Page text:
At Risk At Elbel Park
Thank you for receiving comments about Richard Elbel Park. I'm not advocating for any specific use of this great resource; rather, I'm advocating for a specific practice.
Often we don't know what we've got until it's gone. Equally often, when we arrive at the point (like now) when deciding whether we'll preserve what we've got, we don't fully know what is at risk.
Each of us brings to the table a different perspective on the same landscape, just as each artist would paint the Elbel landscape differently. We see and appreciate multiple assets and varied priorities. I'd like to make you aware of what is at risk with the nighttime environment.
Simulation: The night sky overhead at 7 PM on Feb. 1, as seen from Elbel Park, South Bend, IN.
The Value of Night
I'm an observer of the night. Over the years I've transitioned from a casual fan of the stars to an adherent of the science of darkness. Darkness isn't merely the end of day when people hunker inside or cling to their electrical umbilical chords. Darkness is a requisite part of life.
Half of your life, half of the lives of all nature in and around Elbel, half of all human history has occurred between sunset and sunrise. We and all of the natural kingdom have evolved in a landscape that segues from a bright blessed day to a dark sacred night. A dark night is really that--sacred. What is at risk at Elbel is downright sacred.
Every cell in the human body has time-related functions, part of the bigger circadian system. I'm referring to science, not some woo-woo feel-good incense-laden chanting mysticism. Healthy life depends on critical functions for which the absence of light is essential. Regarding darkness, Elbel Park is an unheralded refuge.
So here's my comment for the city and its residents--not just a comment for Elbel for Everyone, but a comment for everyone:
What is at risk is a valuable resource called darkness. Whatever you choose for the site's future purpose, incorporate at least three tenets regarding your lighting practices:
1. All outdoor lighting shall be full cutoff, or fully shielded.
2. If LED lights are used, they shall have a correlated color temperature (CCT) less than 3000K.
3. All lights shall minimize glare, sky glow, and light trespass.
These same principles should be applied to every City of South Bend (or individual) lighting scheme, including Richard Elbel Park, the West Side Corridors Plan, Light Up South Bend and the Lamp Post Project. If a project requires lighting, give it lighting--but, in making it sufficient, make it minimal and sensible.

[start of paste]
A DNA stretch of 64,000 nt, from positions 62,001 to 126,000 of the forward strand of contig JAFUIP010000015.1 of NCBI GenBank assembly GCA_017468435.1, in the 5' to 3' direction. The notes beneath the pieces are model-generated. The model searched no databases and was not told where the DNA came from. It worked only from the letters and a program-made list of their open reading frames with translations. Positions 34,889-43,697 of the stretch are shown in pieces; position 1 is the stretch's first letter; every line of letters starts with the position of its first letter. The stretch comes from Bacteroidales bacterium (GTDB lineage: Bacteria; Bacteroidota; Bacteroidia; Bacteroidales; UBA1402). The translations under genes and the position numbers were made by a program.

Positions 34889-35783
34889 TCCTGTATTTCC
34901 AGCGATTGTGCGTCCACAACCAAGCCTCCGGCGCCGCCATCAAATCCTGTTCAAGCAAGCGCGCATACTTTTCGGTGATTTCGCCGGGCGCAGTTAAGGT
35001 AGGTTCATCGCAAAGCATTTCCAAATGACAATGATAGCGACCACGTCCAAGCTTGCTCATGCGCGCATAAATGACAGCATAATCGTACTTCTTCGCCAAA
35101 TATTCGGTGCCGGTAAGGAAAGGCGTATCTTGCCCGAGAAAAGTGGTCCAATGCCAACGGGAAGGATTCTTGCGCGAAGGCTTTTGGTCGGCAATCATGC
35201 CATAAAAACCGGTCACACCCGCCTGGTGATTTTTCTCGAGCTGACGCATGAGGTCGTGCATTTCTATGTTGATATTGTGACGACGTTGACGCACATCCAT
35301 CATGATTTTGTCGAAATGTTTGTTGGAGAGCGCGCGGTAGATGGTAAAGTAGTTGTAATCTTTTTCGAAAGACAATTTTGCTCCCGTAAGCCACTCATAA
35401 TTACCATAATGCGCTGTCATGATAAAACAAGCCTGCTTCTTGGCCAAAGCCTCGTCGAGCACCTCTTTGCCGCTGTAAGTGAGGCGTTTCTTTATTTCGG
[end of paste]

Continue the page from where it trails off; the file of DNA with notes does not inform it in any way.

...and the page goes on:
If you'd like to encourage better municipal decision-making about these lighting projects, see my blog post Lighting the Corridors (May 14, 2015), at which I introduce the basis for the three tenets. Or visit my interim Dark Skies page and blog posts tagged dark skies at Nightwise.org. A good summary of the science behind lighting and its impact on health and the environment is in the Seeing Blue paper from the International Dark-Sky Association.
Quantify the Asset
As we determine what is at risk, it is important to quantify those assets. I compliment, for example, Steve Sass, who recently went birding in the park to count 16 species in one outing. I've been out of town much since the Elbel story became news, so I have not yet quantified the darkness at Elbel. However, I anticipate measuring the quality of the night there, and I expect it to approach 19 magnitudes per square arc-second.
For a comparison with downtown South Bend values see Power Outage Darkness, in which I measured the darkness with a Sky Quality Meter (SQM) during a May 2014 power failure. During the outage, the downtown sky averaged about 17 magnitudes per square arc-second. If I've got my math right, that suggests the nighttime at Elbel may be about two magnitudes greater, or six times darker (2.5 squared).
Anecdotally, I know Elbel Park previously was a desirable location for amateur astronomers to set up telescopes, including Michiana Astronomical Society and a group from Indiana University-South Bend (IUSB). Unfortunately, regular travel to the park for stargazing ended after a vehicular accident killed a student who was en route.
[Note: After the Feb. 1 meeting I went to Elbel Park to measure the sky quality with a Dark Sky Meter app, which yielded an average value of 19.16 magnitudes per square arcc-second. See Quantifying the Night at Elbel.]